Editor’s Note: The following are Ted Gayer’s comments at a conference hosted by the Chamber of Commerce Foundation on July 8, 2010 on “Contemporary Conservatism and Government Regulation,” in response to a paper presented by Christopher DeMuth of the American Enterprise Institute. DeMuth’s paper analyzes how conservatives have opposed the growth of government regulation in principle, but how they have accommodated that growth in practice.
Thank you for the invitation to speak here today. Chris probably doesn’t remember our first meeting. I can’t remember exactly what we discussed, but I do remember apologizing to him for presenting some half-baked thoughts. He won my affection by immediately reassuring me that half-baked ideas were welcome and indeed constructive. So, in that spirit, I offer my half-baked reflections spurred on by his excellent paper.
Let me start by talking about taxes and then I’ll analogize to regulations. According to standard textbook economics, the problem with taxes is that they distort economic decision-making. Left to my own devices in a world without taxes (and subject to my budget constraint) I’ll work, save, and buy goods and services in amounts that I perceive will make me happiest. By increasing the relative price of labor or of saving or of goods and services, taxes move me away from this optimal outcome. The loss of personal welfare from this distortion is known as deadweight loss within the economics literature. This deadweight loss will vary across taxes, depending on how much they distort behavior. Of course, any assessment of the cost of taxation is incomplete without also evaluating the benefits of the programs they fund.
I think most politicians at some level understand the deadweight loss problem with taxes. But where I think they go astray is in not understanding that this critique also applies to government subsidies and to regulations. Subsidies and regulations distort economic decisions and thus create deadweight loss. It seems inconsistent to oppose taxes on the economic grounds I described, all the while embracing government subsidies and regulations.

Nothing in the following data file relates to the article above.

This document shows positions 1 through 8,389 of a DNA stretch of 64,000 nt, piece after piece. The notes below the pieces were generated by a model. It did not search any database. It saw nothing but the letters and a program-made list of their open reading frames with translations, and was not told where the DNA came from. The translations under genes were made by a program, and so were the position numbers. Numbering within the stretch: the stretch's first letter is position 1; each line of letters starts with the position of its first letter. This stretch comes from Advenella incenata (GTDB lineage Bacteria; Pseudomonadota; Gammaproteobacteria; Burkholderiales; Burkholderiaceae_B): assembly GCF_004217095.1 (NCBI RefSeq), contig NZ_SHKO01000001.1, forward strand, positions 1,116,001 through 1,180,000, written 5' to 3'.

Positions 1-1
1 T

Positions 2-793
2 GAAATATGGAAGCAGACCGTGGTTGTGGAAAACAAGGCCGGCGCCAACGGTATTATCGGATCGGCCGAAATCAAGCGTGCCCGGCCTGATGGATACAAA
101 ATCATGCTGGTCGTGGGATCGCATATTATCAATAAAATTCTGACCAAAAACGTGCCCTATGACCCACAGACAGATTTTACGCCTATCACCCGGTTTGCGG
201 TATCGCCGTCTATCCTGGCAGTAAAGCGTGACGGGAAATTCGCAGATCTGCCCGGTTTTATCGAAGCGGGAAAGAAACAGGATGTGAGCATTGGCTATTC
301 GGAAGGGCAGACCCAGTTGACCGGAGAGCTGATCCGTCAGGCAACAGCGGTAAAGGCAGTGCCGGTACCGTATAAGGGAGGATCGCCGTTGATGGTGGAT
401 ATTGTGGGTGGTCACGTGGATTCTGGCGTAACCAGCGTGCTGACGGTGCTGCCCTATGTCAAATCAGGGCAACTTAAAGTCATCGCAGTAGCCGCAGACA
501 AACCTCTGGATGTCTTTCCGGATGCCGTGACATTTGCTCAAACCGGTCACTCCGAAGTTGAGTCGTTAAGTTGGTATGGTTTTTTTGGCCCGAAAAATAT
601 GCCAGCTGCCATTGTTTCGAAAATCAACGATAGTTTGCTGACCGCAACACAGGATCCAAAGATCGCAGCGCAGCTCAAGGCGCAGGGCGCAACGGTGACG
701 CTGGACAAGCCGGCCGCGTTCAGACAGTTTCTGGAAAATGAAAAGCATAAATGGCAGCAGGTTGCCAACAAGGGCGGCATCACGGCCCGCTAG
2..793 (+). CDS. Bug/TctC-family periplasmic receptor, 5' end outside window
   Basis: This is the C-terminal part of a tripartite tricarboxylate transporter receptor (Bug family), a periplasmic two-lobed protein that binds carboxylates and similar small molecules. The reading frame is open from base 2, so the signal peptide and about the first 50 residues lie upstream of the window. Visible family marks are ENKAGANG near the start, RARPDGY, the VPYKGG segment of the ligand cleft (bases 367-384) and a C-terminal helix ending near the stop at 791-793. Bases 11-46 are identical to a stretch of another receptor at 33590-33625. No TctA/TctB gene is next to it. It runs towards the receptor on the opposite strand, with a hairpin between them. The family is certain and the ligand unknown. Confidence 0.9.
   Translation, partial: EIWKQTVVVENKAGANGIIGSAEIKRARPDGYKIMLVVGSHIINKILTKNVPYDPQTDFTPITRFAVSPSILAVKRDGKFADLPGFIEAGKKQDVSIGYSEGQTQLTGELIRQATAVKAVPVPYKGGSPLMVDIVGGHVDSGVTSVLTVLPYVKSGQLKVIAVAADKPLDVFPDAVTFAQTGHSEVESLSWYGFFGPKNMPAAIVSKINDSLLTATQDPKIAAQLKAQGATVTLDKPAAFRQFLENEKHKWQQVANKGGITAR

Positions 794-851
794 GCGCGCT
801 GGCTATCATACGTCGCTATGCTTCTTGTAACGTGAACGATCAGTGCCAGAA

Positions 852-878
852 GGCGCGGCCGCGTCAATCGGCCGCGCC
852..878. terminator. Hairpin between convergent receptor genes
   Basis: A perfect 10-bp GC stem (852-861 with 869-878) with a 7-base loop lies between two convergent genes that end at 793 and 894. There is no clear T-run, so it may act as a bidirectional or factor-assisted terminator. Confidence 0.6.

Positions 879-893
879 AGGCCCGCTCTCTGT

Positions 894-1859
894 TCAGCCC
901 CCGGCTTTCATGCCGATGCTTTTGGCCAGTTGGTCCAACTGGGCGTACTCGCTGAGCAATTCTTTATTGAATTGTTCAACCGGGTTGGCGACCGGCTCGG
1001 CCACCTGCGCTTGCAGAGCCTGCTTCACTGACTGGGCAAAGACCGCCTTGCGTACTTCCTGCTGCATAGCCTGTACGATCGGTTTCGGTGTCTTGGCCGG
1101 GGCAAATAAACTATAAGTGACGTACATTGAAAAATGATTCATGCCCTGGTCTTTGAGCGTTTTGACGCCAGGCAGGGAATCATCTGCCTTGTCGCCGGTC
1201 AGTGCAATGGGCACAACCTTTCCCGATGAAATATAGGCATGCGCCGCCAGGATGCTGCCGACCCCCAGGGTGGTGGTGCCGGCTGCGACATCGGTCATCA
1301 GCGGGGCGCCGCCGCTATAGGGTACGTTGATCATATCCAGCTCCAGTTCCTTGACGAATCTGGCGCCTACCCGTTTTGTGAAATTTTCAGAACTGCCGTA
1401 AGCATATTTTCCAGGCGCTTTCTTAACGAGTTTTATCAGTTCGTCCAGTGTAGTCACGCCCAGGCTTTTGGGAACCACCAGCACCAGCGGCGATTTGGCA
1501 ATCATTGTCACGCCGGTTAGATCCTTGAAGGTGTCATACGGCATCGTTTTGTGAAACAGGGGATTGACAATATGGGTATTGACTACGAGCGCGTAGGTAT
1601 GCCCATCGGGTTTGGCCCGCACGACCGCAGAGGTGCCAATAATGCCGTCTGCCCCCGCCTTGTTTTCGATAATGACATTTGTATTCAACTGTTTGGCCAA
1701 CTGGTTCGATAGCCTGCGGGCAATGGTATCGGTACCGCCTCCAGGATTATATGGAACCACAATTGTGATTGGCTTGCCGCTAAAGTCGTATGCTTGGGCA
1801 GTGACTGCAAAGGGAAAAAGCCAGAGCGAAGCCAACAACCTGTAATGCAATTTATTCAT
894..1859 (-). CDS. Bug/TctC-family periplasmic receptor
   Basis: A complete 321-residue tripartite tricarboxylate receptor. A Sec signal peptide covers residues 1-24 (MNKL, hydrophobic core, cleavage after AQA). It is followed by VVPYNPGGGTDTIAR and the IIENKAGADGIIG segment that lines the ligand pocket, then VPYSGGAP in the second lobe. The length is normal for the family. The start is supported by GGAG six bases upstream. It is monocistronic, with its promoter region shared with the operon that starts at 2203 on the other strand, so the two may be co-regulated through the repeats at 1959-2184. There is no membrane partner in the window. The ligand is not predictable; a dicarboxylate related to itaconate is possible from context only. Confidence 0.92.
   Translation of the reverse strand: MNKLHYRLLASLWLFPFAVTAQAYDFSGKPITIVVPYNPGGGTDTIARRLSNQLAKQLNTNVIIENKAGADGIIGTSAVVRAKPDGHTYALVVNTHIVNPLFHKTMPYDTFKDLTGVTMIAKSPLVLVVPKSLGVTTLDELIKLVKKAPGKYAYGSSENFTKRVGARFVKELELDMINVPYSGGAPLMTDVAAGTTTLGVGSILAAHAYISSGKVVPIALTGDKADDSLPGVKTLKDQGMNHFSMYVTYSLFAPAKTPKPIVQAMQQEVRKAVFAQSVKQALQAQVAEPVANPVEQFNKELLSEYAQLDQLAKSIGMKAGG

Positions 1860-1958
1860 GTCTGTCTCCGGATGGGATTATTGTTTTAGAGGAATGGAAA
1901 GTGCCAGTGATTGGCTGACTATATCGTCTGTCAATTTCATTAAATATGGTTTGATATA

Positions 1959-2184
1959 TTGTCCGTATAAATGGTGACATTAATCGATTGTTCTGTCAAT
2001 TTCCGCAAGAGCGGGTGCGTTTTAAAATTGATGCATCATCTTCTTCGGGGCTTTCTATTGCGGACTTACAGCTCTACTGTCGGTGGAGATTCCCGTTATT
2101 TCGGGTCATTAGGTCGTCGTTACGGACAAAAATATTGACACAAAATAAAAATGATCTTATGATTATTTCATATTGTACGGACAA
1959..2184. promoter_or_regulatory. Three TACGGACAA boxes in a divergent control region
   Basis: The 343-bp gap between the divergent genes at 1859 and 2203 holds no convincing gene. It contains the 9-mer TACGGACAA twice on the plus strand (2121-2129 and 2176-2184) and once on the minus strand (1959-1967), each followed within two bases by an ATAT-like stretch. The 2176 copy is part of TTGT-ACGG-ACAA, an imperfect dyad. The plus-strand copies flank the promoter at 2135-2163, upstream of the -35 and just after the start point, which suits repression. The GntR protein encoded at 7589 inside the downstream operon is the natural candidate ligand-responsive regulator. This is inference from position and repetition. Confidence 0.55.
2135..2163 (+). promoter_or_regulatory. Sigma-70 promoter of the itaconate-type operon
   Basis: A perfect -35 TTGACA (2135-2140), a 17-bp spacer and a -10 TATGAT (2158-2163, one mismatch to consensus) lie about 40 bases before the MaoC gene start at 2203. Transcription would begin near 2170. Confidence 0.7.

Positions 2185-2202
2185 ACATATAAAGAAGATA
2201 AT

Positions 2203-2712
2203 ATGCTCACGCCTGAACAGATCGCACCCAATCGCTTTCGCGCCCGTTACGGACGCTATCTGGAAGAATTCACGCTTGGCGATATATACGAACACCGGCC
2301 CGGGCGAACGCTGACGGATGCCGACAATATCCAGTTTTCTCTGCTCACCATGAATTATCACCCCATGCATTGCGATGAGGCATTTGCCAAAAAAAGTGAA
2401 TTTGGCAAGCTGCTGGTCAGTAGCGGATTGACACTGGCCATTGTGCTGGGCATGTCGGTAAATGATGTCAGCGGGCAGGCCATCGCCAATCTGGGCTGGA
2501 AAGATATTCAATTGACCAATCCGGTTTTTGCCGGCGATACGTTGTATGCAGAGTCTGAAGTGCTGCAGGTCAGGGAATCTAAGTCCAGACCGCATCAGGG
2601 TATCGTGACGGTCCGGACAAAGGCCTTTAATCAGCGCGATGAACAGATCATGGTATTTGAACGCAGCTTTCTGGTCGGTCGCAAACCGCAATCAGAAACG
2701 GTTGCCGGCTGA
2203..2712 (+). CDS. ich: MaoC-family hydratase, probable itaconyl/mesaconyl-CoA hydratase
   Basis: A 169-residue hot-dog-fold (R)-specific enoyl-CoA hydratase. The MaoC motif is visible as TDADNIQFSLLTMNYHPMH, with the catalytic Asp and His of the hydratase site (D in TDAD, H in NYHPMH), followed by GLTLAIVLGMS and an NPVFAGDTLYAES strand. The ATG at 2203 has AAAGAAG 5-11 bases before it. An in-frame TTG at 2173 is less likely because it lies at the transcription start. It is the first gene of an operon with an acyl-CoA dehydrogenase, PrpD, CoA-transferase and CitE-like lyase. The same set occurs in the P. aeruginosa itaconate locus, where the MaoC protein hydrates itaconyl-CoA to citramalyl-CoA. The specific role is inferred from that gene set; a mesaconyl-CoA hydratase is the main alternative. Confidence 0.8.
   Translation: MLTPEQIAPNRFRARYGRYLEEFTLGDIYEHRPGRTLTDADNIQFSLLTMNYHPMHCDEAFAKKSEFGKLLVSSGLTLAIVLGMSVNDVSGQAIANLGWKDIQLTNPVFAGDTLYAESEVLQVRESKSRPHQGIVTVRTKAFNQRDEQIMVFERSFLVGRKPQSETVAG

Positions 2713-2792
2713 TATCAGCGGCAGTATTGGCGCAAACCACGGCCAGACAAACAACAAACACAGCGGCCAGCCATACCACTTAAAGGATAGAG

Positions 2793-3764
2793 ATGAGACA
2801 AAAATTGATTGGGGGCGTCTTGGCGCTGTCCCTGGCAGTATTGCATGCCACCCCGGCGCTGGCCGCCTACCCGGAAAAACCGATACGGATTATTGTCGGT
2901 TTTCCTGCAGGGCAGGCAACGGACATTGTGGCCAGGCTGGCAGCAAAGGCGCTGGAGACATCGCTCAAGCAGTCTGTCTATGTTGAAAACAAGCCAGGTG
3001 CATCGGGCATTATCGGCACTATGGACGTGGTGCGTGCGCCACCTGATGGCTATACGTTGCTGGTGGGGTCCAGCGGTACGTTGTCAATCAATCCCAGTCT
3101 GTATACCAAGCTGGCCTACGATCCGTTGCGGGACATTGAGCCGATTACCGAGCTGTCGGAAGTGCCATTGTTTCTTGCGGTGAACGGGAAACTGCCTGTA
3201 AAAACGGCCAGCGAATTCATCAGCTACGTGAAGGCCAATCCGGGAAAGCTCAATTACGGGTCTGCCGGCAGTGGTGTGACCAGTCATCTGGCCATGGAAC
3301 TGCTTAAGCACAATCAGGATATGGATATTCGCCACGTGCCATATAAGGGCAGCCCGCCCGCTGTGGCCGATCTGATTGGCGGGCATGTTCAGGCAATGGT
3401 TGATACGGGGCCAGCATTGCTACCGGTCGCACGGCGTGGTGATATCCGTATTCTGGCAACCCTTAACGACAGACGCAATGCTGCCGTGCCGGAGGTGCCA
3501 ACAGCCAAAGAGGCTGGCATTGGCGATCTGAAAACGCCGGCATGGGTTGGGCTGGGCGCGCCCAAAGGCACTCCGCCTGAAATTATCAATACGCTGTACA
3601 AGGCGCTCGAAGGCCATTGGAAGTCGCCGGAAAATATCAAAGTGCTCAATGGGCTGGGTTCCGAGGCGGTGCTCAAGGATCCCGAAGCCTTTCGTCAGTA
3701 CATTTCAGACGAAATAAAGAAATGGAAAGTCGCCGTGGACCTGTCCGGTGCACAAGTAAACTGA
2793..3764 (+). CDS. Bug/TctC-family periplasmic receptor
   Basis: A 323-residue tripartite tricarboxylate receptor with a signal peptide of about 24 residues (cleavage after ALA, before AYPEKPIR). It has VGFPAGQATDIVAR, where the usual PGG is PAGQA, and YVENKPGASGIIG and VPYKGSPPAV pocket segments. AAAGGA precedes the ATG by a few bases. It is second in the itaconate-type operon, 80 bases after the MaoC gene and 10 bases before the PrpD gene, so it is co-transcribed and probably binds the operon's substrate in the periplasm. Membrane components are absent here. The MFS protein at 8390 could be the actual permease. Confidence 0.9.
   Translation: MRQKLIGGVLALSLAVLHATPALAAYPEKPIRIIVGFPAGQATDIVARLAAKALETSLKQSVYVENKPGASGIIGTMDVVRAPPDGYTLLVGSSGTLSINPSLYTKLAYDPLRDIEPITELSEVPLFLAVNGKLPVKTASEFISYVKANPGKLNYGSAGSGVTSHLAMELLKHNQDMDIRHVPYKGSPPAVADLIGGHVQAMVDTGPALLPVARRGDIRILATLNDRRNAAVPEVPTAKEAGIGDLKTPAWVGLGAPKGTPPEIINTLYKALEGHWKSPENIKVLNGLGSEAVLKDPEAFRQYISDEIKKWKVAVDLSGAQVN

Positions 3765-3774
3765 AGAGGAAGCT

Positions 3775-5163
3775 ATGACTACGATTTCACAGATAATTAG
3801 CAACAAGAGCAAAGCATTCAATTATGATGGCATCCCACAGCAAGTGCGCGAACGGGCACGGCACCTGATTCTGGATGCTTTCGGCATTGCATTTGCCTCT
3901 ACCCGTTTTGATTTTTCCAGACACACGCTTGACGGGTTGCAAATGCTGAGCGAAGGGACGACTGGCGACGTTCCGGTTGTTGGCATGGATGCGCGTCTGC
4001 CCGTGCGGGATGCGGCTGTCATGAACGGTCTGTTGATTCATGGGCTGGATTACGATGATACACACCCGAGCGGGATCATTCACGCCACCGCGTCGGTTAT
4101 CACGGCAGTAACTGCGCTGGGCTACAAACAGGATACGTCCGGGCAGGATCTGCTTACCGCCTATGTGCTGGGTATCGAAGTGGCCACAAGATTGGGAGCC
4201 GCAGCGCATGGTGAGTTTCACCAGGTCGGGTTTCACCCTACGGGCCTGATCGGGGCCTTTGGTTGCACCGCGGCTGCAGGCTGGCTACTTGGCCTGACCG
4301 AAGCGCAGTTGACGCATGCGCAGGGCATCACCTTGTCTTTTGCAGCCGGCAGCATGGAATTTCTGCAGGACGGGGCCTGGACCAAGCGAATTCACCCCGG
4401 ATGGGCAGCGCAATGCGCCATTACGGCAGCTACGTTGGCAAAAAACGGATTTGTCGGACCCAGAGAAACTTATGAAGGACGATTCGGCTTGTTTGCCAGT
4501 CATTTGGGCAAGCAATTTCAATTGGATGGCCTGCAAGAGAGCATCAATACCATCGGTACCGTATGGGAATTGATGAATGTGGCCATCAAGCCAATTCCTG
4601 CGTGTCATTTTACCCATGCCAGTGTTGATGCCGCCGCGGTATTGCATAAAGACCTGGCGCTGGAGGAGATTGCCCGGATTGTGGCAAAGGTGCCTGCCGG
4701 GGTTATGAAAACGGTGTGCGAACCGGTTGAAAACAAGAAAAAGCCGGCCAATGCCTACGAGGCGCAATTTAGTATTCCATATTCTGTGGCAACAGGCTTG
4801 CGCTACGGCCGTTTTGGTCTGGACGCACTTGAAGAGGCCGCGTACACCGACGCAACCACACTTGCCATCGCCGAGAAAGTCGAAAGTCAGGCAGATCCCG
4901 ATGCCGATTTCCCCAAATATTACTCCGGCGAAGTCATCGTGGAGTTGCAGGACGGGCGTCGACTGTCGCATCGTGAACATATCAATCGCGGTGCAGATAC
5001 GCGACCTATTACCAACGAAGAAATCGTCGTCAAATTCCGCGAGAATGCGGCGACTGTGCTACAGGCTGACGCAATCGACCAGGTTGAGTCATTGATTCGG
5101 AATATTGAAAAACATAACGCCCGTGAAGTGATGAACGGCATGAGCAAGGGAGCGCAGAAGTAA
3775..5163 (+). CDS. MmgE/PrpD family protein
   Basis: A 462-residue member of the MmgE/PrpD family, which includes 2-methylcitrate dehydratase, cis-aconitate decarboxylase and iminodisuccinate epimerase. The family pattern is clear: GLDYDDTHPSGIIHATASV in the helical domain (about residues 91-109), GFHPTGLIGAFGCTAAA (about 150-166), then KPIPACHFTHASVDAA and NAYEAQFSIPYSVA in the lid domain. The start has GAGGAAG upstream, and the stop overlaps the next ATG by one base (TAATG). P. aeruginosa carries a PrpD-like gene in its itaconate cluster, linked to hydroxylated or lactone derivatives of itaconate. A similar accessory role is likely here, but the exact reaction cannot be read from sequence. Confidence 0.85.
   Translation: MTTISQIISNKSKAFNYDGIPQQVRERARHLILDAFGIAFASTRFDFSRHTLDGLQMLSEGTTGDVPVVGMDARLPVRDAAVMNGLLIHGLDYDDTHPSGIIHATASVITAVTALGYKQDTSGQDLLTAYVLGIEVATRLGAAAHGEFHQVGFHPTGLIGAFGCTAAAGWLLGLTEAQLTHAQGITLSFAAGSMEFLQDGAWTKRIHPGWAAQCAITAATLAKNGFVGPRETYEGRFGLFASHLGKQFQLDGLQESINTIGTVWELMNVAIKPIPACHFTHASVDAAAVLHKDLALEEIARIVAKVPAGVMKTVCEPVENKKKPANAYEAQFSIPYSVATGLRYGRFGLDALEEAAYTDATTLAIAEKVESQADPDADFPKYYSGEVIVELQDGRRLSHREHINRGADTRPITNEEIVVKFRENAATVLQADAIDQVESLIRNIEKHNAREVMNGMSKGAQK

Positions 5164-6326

And this inconsistency leads to bad policies. With respect to subsidies (both explicit and implicit), a tendency to support them while opposing taxation leads to an unhealthy reliance on deficit finance. Regulations come in many different flavors. But it is fair to say that many of them serve as substitutes for taxes in that they change behavior to achieve some government prescribed outcome. If regulations are indeed substitutes for taxes, it is no surprise that the political tendency to avoid the latter leads to more of the former.
The problem then is to understand why many politicians are more likely to embrace new subsidies and regulations while opposing new taxes. Chris offers a number of explanations of the political appeal of regulations. Rather than comment point-for-point, I will just add one small additional related explanation, relying on recent findings in the field of behavioral economics.
A recent paper by Raj Chetty, Adam Looney, and Kory Kroft in the American Economic Review finds that consumers under-react to taxes that are not highly visible or salient. For example, people will buy less of a good if the tax-inclusive price is posted on the item rather than only included when it’s rung up at the register. Another recent paper by Amy Finkelstein in the Quarterly Journal of Economics finds that drivers substantially under-react to tolls paid automatically at electronic booths rather than the more salient tolls paid by hand at the booth. Finkelstein also finds that the taxing authority responds to this driver un-responsiveness by raising the toll rate.
The behavioral economics literature poses a potential conflict between conservative economists and conservative political theorists. The economic criticism of taxes is that they generate deadweight loss. The political theory criticism of taxes is that they increase the size of government and make people more beholden to the state. But if your concern with taxes is that they impose deadweight loss, then you should be happy with an insalient tax because the empirical findings suggest that they do not change behavior. More specifically, an insalient tax is akin to a lump-sum tax, in which the reduction in consumer welfare is offset by the increase in tax revenue. If your concern with taxes is that they increase the power of government, then an insalient tax is a real threat because it offers an efficient way to raise revenue.